The Synagogue Church of All Nations (SCOAN) has said her founder and head pastor T.B. Joshua will fly forty-four family members of South African victims of the tragic collapse to Lagos to spend Christmas and New Year with him.
T.B. Joshua invites families of collapse victims to spend holidays in Nigeria
The church says forty-four families coming to Lagos, Nigeria, had earlier accepted the offer and will fly out on Christmas day to return January 2, 2015
The church says forty-four families coming to Lagos, Nigeria, had earlier accepted the offer and will fly out on Christmas day to return January 2, 2015.
No fewer than 84 South Africans died in the September 12 six-storey guest house collapse which killed over a hundred people.
According to the church spokesman Kirsten Nematandani, "The prophet has invited the families of the deceased to come and spend time out there at the synagogue with the other church members for Christmas and very importantly... the end of the year candlelight services."
"The purpose is to spend time with the families. As we know the families are going through a difficult time... this is part of the process the church is undergoing," he said.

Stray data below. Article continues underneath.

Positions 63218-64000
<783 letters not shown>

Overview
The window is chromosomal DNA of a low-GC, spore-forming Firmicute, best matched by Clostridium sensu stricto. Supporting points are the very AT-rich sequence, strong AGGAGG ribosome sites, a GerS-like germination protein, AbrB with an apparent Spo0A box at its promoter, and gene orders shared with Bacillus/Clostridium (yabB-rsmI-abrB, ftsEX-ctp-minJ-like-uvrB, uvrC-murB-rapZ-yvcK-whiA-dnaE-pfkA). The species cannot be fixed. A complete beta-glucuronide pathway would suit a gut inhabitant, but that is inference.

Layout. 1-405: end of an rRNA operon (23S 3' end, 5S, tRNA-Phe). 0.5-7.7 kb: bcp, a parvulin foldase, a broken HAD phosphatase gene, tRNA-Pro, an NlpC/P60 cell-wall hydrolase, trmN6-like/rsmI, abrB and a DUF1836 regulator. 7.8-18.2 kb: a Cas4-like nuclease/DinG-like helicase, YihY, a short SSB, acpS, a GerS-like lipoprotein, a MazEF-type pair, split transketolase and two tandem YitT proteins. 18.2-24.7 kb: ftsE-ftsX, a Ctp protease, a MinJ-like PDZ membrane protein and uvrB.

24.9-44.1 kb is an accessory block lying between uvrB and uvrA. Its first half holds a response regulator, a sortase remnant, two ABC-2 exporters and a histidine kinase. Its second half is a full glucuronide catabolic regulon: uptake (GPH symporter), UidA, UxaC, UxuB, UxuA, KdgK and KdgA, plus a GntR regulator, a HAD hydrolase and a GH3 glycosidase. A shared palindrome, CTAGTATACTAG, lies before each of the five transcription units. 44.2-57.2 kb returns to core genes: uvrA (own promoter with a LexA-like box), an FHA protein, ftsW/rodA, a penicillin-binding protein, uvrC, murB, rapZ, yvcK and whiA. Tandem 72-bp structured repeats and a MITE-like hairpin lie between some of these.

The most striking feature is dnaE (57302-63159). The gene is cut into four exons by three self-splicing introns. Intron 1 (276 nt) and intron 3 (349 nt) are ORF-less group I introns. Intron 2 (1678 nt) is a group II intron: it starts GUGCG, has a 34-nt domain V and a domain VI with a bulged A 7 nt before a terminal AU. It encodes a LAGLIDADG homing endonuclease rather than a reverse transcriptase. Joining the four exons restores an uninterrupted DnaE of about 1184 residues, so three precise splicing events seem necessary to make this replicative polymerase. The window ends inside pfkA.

The church would offer the bereaved families spiritual and emotional support and they would have a chance to interact with Joshua.
He would fund the entire trip including all transport, accommodation, meals and visa applications."
Nematandani said Joshua had always been open about the incident and that he would "walk this journey with the families... and continuously support them".
Those families who were unable to visit the church because they did not have documentation or already had other plans were invited to come to the church at a later stage, Nematandani said.
The families visiting the church would spend their time attending services and programmes run by "evangelists and wise men".
"They will have time to go to the prayer mountain to have quality time as an individual and talking to God."
Nematandani also expressed condolences on behalf of the church for the families of the 11 victims whose bodies had not yet been returned to South Africa.
"[We] want to express messages of sympathy and condolences to those families and hoping that the time will come when those bodies will come home."
He said Joshua would not rest until the bodies were sent home.
Members of the church would spend time with those families over the festive period to support them.
"The church will be on the ground with them, sending them love and support from TB Joshua, [even though] it could be seen as a black Christmas," he said.
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